I had to look this one up to get proof it came out in 2003. Everything about it - and I mean EVERYTHING - smacks of 1998. It feels like 'Sphere' and "Armageddon' got drunk, fucked, got pregnant, went through with it and birthed out this mess.
IF ONLY Janeane Garofalo had shown up in this! I remember getting a copy of this book for like 50 cents at a used bookstore back east for some summer reading, back in the day when I would enjoy a solid Michael Crichton or Stephen King on the crapper. As with all pleasurably preposterous Crichton stories, this one had some SCIENCE in it that somehow he made you believe was possible, because, who doesn't want to believe that you can go into a time machine and go back to Ye Oldene Daze of France, where everyone smelt of elderberries? Like, duh.
The SCIENCE in this story has to do with a wormhole that takes you to rural France in 1357 (which I personally think is a waste of an Einstein-Rosen Bridge. You have a wormhole and it takes you there? Why couldn't it take you to the early 1930s so you could stop Hitler? Or to a million years in the future on Kepler, so you could party with aliens?). I can't really remember how it all went in the book, so I'll just stick to the movie here, wherein Bill Gates, sporting a sweater vest, runs a covert facility where they spend a jillion dollars to go back and forth to rural France by using a time machine built out of mirrors. In 1357. Because, again, that is DEFINITELY where you want your wormhole to go.
After about twenty minutes into this movie, I started to feel like Alex here. Making it through actually was like living through the Hundred Years' War, which is what the nerds spent the bulk of the movie running around in. I know there was some plot involved, and finding a tunnel, and the French and the English, but really, who gives a fuck. Movies like this (see 'Stargate,' 'Deep Blue Sea,' 'The Core,' 'Deep Impact,' etc etc etc etc etc) are all about the running and the screaming, and scientists talking frantically over each other about SCIENCE, and ten minutes of blatantly expository dialogue in the beginning, including this repeated question: "Wait, are you telling me that [Insert ludicrous premise here]?!" (Except that 'Stargate' is awesome, apologies.)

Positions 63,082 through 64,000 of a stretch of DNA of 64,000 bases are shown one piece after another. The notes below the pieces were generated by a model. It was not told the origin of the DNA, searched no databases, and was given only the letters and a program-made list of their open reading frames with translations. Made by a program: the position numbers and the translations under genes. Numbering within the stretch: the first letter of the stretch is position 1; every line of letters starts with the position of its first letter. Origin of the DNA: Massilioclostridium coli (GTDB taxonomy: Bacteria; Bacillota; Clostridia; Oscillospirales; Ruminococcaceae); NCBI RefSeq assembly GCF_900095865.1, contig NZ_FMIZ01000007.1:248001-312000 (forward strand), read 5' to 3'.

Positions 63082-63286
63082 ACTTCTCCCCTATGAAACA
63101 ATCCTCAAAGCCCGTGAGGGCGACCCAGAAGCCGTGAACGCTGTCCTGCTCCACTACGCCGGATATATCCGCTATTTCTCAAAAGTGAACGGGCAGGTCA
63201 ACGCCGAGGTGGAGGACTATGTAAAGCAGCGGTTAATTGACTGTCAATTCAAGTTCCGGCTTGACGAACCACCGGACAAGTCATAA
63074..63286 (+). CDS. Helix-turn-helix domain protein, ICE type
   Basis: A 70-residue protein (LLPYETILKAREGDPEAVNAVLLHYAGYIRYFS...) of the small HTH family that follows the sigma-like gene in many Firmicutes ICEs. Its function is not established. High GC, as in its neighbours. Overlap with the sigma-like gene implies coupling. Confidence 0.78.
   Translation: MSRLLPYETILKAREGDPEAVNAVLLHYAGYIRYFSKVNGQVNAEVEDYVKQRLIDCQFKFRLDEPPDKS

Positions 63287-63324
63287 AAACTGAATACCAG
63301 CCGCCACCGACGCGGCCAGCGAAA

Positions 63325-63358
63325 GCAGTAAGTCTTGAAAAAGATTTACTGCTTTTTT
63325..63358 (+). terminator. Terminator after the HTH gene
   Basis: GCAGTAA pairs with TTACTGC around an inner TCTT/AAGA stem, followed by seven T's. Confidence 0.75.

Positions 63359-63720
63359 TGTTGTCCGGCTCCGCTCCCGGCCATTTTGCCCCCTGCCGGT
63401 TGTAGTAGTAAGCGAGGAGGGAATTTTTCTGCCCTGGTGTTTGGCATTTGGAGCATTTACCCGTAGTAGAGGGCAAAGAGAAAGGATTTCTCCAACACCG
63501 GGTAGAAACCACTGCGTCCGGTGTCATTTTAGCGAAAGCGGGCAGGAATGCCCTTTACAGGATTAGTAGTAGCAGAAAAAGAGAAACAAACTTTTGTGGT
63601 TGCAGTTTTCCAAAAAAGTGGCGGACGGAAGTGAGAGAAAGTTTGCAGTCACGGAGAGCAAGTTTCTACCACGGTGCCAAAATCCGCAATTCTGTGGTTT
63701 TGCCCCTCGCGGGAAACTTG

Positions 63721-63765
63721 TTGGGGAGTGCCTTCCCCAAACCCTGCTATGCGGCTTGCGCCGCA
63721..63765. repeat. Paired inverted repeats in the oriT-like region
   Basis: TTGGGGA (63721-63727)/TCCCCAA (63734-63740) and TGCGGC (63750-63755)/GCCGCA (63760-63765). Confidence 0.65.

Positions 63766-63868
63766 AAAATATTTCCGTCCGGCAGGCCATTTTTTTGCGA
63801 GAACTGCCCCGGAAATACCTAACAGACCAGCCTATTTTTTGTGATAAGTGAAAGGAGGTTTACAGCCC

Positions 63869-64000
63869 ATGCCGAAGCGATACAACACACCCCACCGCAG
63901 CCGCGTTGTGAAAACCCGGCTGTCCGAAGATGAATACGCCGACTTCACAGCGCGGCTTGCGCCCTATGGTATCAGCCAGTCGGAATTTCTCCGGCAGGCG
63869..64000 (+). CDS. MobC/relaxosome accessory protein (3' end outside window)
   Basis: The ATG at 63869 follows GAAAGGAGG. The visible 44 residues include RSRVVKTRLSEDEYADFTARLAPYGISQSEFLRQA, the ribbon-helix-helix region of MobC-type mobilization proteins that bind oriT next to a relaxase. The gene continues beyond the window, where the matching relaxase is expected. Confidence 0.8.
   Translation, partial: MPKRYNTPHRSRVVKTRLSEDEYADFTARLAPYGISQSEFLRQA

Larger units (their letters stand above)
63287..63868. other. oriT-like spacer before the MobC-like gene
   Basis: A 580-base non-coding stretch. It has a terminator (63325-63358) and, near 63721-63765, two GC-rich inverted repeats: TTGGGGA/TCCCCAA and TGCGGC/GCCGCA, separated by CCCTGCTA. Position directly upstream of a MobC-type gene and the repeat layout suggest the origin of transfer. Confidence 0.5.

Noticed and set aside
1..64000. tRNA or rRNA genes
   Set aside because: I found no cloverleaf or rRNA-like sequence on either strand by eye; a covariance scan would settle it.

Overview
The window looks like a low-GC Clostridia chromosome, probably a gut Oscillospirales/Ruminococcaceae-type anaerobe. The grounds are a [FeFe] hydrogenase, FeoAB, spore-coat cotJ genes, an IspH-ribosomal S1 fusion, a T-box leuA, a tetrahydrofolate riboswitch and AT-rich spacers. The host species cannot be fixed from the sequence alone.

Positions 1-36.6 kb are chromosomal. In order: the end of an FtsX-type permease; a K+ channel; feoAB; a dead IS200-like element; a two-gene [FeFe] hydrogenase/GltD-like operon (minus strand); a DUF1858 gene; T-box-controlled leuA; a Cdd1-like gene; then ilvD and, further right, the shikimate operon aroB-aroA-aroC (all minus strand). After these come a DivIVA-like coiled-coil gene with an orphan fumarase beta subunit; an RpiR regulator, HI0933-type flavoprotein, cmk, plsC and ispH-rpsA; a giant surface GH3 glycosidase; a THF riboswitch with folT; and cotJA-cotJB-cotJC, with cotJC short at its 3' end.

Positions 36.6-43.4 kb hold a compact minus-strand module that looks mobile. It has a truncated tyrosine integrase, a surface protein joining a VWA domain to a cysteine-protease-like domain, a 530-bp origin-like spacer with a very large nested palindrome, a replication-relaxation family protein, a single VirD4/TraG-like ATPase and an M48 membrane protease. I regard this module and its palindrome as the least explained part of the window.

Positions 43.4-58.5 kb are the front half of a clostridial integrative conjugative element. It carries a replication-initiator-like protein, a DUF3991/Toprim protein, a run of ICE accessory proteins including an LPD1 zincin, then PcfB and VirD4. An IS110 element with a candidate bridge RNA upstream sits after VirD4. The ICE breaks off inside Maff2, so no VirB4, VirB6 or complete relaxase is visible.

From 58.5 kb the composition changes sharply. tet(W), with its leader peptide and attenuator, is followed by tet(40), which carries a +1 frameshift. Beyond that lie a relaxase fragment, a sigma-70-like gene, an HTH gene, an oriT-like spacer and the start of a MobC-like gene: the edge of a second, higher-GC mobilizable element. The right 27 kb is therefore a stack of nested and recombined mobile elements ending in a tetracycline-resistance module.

In these movies, everyone accepts the SCIENCE immediately, so the movie can hustle along. Bill Gates tells the nerds he's going to fax them to 1357 and they're all, like, "OK," even though the Well-Built Female Hardcore Archaeologist wonders, "Do we look like quantum wormhole specialists?" I have an answer for that: Yes. Yes, you totally do.
Known pussy marauder Gerard Butler only gets his shirt off once in 'Timeline,' and I bet it was a clause in his contract. The rest of the time he runs around like everyone else in medieval togs that look like they came from a local church production of 'Joseph and the Amazing Technicolor Dreamcoat.' Money back, please! Frankly, I wouldn't have minded if Paul Walker got his kit off too, but no joy. Looking especially postmormon, he does an excellent job of not convincing anybody that he's not from southern California, especially when he wanders into a scene clearly wearing what he had on when he came on-set that day: a skater sweatshirt, Dickies, and Chuck Taylors. It makes it all the more believable that his dad is a respected Irish archaeologist!
So if we're talking 1998 (again, I refuse to believe this movie was made in 2003), we need the usual suspects for an ensemble movie about SCIENCE:
Paul Walker is a mayo sandwich with limp iceberg lettuce and Kraft Singles on stale Wonderbread, but he is also hot, and that is SCIENCE. He plays the Fish Out Of Water who goes back in time because a)he's worried about his dad and b)the Well-Built Female Hardcore Archaeologist is also going back in time, and he wants to get with that. His dudebro accent is so thick it's almost impossible to understand what he says, and yet everybody in 1357 France seems to have no problem with it.
Frances O'Connor is the Well-Built Female Hardcore Archaeologist, also sporting an unintelligible accent (why, in these movies, can't English actors just use their own accents? We won't mind, we promise.). It's lucky we see she is a rock climber, because she's going to use that skill during critical beats in the movie, which is how all of these one-dimensional character stereotypes operate in movies about SCIENCE.
Billy Connolly is the Wise Old Dude the nerds have to save from the battle. He's actually not very wise at all in this movie and just kind of meanders around being irritating. I wouldn't have included him, except there has to be an older person in the group to make the younger people look hotter.
Same goes for Anna Friel, who plays the Hot Tomboy Royal Lady. 'Pushing Daisies,' 'nuff said.
There are a few other disposable people, including the lousiest Marine ever and his boss Bill Gates, but we don't care about them. There's a lot of running and screaming, as I pointed out, and, like, battling, and it all looks boring because this movie was shot in Canadia. In the end, Gerard Butler decides to stay in 1357 with the Hot Tomboy Royal Lady, because he prefers not having indoor plumbing and antibiotics, and the three remaining stereotypes come back to modern times - but not before switching places with Bill Gates, who's trying to sabotage his own machine because of some random plot point. Bill Gates gets his comeuppance by showing up in 1357 just in time to get pwned with a broadsword. Everyone lives happily ever after, except for the people who died horribly. Ultimately, the moral question this movie poses is: WWBaTD?